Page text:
For instance, do you know staying fit is much easier than getting in shape? In other words, after some initial effort, you can slack off and still maintain your benefits.
How about your diet? Sure, slacking off will set you back. But once again, you don’t have to be a fanatic. Falling off the wagon a couple of times a week won’t kill you, but a steady diet of Twinkies will.
In that vein, your best plan is to put in some effort on basic health maintenance:
Your body needs to be taken care of in a variety of ways for peak performance over the long term. Exercise. Keep your weight off. Try to avoid stabbing yourself. It’s a big advantage that in our formative years, that sort of maintenance just happens as a natural consequence of being a child.
But the additional work that goes into maintaining health as an adult comes as an unexpected chore.
So: many of us get successful, then fat, and then suffer aging-related conditions more frequently. Also sooner. And then on average… die younger.
This isn’t rocket science. Most know what they are doing to themselves, even if they aren’t up to speed on the biochemistry details that come into play. But the siren song of life in a time of wealth and plenty lures you in. Medical science will probably save you from yourself someday… but don’t count on it for a while.
So maintain yourself. You stand on the entry to a golden age in biotechnology, one that offers open-ended healthy, youthful lifespans to those who claw their way over the threshold.
Slacking off on your health means you’re turning your back on that future. That makes it tougher for you to live long enough to benefit from rejuvenation biotechnologies that are clearly emerging today.
Then let’s now review the basics of the “Big Two,” Diet and Exercise. These are the two most important of my 7 Steps to Longevity.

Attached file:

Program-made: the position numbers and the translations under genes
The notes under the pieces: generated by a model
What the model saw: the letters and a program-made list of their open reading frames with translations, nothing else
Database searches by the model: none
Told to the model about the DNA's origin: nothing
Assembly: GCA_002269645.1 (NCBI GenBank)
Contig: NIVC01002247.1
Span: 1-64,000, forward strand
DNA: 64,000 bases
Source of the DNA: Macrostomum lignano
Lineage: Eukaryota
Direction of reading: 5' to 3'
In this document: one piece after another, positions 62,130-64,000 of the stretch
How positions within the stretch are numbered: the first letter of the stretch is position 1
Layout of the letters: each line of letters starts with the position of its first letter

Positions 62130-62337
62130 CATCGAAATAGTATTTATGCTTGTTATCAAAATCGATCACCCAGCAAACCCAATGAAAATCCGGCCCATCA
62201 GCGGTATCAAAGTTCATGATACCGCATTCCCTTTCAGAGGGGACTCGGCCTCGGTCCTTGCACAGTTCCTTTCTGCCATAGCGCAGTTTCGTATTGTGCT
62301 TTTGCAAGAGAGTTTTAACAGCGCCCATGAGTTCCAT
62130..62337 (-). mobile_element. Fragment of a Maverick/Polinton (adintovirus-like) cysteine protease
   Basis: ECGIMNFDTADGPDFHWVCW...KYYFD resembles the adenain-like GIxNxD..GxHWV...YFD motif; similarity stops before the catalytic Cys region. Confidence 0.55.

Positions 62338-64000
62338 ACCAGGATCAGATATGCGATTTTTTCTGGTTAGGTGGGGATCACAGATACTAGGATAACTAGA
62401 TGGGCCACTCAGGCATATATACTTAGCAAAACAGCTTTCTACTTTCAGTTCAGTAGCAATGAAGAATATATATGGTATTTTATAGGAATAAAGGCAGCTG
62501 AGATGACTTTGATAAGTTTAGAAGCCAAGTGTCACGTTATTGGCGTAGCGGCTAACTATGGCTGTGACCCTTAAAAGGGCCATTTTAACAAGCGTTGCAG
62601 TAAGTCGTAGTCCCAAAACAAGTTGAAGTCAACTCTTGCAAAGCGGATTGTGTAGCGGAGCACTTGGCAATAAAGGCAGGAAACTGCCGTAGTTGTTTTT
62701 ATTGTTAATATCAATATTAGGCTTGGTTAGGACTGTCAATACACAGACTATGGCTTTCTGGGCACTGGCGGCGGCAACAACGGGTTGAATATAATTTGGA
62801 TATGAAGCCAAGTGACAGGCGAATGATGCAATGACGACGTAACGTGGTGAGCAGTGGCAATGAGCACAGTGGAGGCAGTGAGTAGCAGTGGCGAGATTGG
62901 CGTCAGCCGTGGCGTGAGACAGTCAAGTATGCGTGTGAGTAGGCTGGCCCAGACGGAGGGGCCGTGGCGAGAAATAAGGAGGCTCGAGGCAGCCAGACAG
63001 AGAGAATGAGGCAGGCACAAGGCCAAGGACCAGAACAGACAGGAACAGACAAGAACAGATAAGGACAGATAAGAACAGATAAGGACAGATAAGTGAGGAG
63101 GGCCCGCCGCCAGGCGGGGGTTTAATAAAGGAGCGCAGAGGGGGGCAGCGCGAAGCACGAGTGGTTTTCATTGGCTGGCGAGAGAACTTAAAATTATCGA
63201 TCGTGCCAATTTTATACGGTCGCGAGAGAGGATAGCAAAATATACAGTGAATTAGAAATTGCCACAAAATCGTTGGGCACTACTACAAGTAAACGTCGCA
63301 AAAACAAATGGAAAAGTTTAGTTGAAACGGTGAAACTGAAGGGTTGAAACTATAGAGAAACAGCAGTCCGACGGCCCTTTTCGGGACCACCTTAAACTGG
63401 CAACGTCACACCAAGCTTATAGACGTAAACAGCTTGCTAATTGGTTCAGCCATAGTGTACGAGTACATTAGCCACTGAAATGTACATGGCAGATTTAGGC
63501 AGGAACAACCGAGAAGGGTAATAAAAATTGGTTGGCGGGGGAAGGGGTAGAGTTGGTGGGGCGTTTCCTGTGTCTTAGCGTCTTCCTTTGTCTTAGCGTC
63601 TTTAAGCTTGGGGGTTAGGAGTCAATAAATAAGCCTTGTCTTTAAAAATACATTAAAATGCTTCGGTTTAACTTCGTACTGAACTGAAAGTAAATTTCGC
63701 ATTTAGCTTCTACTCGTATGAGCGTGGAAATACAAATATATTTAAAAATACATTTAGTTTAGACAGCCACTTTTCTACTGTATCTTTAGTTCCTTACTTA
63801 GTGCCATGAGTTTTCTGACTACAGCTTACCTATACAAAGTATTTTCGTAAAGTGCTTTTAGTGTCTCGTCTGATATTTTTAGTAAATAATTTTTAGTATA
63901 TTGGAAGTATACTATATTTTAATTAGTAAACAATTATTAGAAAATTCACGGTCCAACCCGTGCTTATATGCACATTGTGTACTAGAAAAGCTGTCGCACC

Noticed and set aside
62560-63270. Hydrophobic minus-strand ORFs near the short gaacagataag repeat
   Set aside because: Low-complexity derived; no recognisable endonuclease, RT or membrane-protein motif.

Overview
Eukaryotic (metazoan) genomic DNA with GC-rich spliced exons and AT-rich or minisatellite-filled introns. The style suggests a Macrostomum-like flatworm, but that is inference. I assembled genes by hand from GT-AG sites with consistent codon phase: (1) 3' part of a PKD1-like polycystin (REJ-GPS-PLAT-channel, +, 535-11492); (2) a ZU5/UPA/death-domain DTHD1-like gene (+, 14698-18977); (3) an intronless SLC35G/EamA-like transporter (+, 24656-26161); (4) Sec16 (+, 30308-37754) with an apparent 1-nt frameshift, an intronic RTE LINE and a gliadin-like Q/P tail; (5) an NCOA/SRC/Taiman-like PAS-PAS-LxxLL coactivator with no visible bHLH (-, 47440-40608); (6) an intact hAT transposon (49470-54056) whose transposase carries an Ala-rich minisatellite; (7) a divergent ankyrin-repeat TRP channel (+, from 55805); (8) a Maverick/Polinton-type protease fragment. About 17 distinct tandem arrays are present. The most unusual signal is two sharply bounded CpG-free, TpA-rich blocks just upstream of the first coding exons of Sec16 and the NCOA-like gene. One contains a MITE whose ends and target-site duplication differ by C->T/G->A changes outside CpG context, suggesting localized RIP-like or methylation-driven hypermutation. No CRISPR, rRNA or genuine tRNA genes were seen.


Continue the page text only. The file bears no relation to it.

1. Diet. I have a whole chapter devoted to Diet in my book, Smart, Strong and Sexy at 100?. Here are some basics:
a. Eat less. Did you know the average American adult devours over 3,000 calories a day? Our average should be around 2,000.
b. Replace soft drinks, sugars, processed foods and white flour with fresh or frozen organic vegetables and fruits.
c. Eliminate or at least limit grains and dairy.
d. If you eat meat, make sure it’s free-range.
e. Eat at least one third of your food raw, preferably more.
f. Fast intermittently. One day a week for example.
2. Exercise. #2 in importance… just behind Diet.
a. Ideally, get 20-30 minutes of high-intensity exercise, six days a week. If you train longer than 45 minutes at a time, lower your intensity.
b. Balance cardio training with resistance training.
c. Your best exercise is what you are able and willing to do consistently, not what you’d like to do – but don’t.
d. If you’re not interested in training seriously to stay in shape, then pick activities that you enjoy, and do them regularly. Those could include sports, brisk walking, cycling, active hobbies or even gardening. “Movement” is key. Why not substitute the word “activity” for “exercise” if that makes it easier for you?
You don’t have to be a fanatic. Have fun. Eat and exercise moderately today… and we’ll see you in the long tomorrow.